Benny drifted to the West Coast, where he worked as a personal trainer--that is, when he wasn't off on long trips in the wilderness. Despite his zigzagging, he managed to carve out a high-profile rep for himself among celebrities and pro athletes. At a friend's gym, Benny met Chuck Norris. "I didn't know who the f**k he was and didn't give a f**k," says Benny. "They took me to his house and we hit it off because I pounded the guy. I yelled at him, 'Kick me in the fucking chest as hard as you can!' He's like, 'No, I shouldn't.' So I berated the flicker until he did it--and didn't budge when he did."
In 1991, Mary Marinovich asked Benny to train his son Todd--a QB at USC--for the upcoming NFL draft. "[Podda] worked with my son very effectively" recalls Marv, now a sports-conditioning consultant in Orange County. "The pliability of his body and the way he uses his power and speed is earth-shaking for a young athlete."
Benny was also pleased with the results. "He was a skinny sucked-up prick when I first met him," says Benny of Todd. "But he added 50 pounds of muscle before the draft."
Todd impressed scouts enough to become a first-round pick by the Raiders. Word of his transformation spread fast through NFL circles, and soon other star players headed to Benny's gym in San Clemente, Calif.--including All-Pro linebacker Bill Romanowski. Later, when the Kansas City Chiefs were in town, a mutual acquaintance asked Benny to use acupuncture on the ailing hamstring of their QB, Joe Montana. The fellow Pittsburgh native not only played the next day but also brought Benny to Kansas City with him to train.
Despite his newfound success as a trainer to the pros, Benny chafed at what it cost him in freedom. So he abandoned his lucrative NFL training shop and headed to the mountains, backtracking to civilization only when he needed survival money Using a cabin at the divide of Orange and San Diego counties as a home base, Benny went deep into the wilds for longer stretches of time, mostly over the lands of the Cahuilla, who have roamed from Borrego to Riverside in California for more than 2,000 years.
There he became attuned to the presence of spirits during long treks through ancient burial grounds. On one journey, he found the entrance to "his" cave and chose to spend the night. One day bled into another, and soon Benny was living there, as the Cahuilla had 1,000 years ago. He ate peyote with medicine men and, he says, was visited by the spirits of ancient warriors. "They are there all the time," says Benny. "But peyote lifts the veil that prevents you from perceiving them."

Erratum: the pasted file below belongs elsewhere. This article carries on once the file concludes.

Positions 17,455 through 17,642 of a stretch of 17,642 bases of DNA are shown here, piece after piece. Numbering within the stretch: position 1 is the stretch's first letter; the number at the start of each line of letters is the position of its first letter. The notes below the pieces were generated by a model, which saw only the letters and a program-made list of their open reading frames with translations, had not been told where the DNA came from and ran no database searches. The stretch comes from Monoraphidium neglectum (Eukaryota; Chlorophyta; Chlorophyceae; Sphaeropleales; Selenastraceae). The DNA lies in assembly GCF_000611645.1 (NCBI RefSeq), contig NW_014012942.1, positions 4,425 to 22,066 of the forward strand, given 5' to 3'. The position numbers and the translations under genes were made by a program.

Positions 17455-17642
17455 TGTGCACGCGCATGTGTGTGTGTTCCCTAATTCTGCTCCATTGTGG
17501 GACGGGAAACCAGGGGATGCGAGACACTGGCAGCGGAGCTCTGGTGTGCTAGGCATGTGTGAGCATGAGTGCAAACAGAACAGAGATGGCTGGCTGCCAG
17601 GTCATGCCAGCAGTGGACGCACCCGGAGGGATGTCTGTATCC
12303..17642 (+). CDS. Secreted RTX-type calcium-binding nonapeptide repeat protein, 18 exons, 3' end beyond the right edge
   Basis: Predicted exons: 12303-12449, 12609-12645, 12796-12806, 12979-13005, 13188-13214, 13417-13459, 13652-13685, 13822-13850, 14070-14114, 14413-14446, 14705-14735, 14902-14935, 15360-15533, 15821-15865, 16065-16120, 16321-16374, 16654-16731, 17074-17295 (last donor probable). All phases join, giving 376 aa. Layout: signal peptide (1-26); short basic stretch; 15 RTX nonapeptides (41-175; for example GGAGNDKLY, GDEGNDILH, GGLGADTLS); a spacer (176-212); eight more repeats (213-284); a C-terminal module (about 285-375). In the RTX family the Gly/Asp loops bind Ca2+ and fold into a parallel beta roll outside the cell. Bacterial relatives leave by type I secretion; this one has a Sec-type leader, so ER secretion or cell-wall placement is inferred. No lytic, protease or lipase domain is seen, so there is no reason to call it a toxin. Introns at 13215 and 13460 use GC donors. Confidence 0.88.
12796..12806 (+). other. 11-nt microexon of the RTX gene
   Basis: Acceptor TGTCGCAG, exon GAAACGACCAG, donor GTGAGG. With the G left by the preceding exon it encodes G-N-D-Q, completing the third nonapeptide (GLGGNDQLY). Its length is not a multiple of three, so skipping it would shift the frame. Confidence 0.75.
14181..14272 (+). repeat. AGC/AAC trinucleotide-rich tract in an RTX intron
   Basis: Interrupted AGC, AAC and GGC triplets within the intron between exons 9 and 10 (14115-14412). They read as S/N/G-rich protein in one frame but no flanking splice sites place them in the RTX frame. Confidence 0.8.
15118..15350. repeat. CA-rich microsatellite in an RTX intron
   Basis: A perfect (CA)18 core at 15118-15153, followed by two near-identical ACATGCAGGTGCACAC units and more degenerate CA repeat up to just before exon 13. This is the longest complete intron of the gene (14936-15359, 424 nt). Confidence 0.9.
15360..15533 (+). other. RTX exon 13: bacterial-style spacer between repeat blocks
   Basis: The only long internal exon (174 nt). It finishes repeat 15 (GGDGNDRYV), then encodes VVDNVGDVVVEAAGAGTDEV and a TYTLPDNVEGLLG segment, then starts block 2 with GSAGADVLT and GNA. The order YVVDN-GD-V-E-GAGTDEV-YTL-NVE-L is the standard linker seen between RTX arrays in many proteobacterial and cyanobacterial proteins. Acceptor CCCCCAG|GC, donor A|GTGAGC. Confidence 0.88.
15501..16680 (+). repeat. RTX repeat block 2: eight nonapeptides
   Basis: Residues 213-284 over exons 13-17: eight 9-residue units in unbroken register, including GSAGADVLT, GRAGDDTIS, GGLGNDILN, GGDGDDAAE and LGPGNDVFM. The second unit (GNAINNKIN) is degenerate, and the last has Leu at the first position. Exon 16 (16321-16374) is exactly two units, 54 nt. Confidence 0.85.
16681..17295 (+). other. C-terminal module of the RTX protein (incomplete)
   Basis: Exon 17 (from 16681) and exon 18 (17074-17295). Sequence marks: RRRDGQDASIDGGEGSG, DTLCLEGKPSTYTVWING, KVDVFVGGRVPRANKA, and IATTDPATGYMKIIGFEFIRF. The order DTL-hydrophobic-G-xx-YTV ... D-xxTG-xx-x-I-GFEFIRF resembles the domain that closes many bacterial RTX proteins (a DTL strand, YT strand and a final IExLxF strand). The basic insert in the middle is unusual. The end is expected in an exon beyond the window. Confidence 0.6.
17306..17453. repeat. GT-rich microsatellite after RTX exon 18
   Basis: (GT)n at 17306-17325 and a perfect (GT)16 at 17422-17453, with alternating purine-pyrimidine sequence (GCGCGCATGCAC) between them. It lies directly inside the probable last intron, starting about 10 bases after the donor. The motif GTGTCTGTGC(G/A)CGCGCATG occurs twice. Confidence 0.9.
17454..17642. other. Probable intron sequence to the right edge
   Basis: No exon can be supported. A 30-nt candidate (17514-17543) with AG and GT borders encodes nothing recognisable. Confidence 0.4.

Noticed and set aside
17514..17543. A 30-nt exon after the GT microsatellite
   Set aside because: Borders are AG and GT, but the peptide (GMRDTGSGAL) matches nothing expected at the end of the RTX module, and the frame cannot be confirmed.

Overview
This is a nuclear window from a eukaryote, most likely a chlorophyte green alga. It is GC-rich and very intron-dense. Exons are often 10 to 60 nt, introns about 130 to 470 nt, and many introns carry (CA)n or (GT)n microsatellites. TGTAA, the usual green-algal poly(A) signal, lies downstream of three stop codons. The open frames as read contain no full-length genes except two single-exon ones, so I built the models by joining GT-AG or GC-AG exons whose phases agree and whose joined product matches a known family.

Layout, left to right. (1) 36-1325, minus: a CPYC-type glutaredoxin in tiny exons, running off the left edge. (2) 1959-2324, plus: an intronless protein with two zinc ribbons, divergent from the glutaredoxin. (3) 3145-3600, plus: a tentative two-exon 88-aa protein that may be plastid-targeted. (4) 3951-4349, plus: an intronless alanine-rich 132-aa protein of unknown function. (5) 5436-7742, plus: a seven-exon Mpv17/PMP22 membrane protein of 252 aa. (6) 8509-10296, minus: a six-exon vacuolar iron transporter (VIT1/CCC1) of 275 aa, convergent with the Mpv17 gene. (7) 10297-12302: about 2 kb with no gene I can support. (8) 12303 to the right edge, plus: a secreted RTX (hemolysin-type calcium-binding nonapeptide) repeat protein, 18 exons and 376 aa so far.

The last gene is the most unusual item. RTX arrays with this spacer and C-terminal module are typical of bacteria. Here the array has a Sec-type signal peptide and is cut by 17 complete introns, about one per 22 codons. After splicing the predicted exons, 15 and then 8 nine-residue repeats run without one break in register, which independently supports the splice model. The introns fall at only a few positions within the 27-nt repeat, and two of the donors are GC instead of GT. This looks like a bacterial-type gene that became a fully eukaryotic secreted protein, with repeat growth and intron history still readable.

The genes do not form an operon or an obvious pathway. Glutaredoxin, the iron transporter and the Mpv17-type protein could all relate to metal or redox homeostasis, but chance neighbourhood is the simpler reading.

Normally, outsiders would not be allowed to occupy traditional land on an Indian reservation. But Benny received what amounted to free reign after curing the daughter of the tribal police chief using his own herbs and healing skills. Henceforth, the Cahuilla referred to Benny as chula kua--medicine man.
But no one will mistake him for Dr. Quinn. At 5'6", 215 pounds, Benny is as big and thick as ever, with 20-inch arms. He eats buffalo meat, organic eggs, homegrown vegetables, and ingests an herbal concoction every three hours.
Recently, gambling revenues began flowing to the formerly impoverished Cahullla. Tribesmen who used to roll in broken-down pickups have brand-new luxury rides. Teenagers defile the lands of their ancestors by holding raves on sacred ground, The tribal chief even constructed a garish "mansion" within sight of Benny's cave.
"The world of tradition is dying," Benny laments. "When the last flame goes out, that's when you have apocalypse--like the great flood, the Black Plague, earthquakes, and nuclear war. It'll make World War II and the dropping of the atom bombs look like nothing. But as long as one person keeps the flame alive, a complete cataclysm can be avoided." While these may sound like the ravings of a madman, take heart. If the end of the world concerns you, there's a medicine man with weight plates swinging from his goolies bearing that last torch.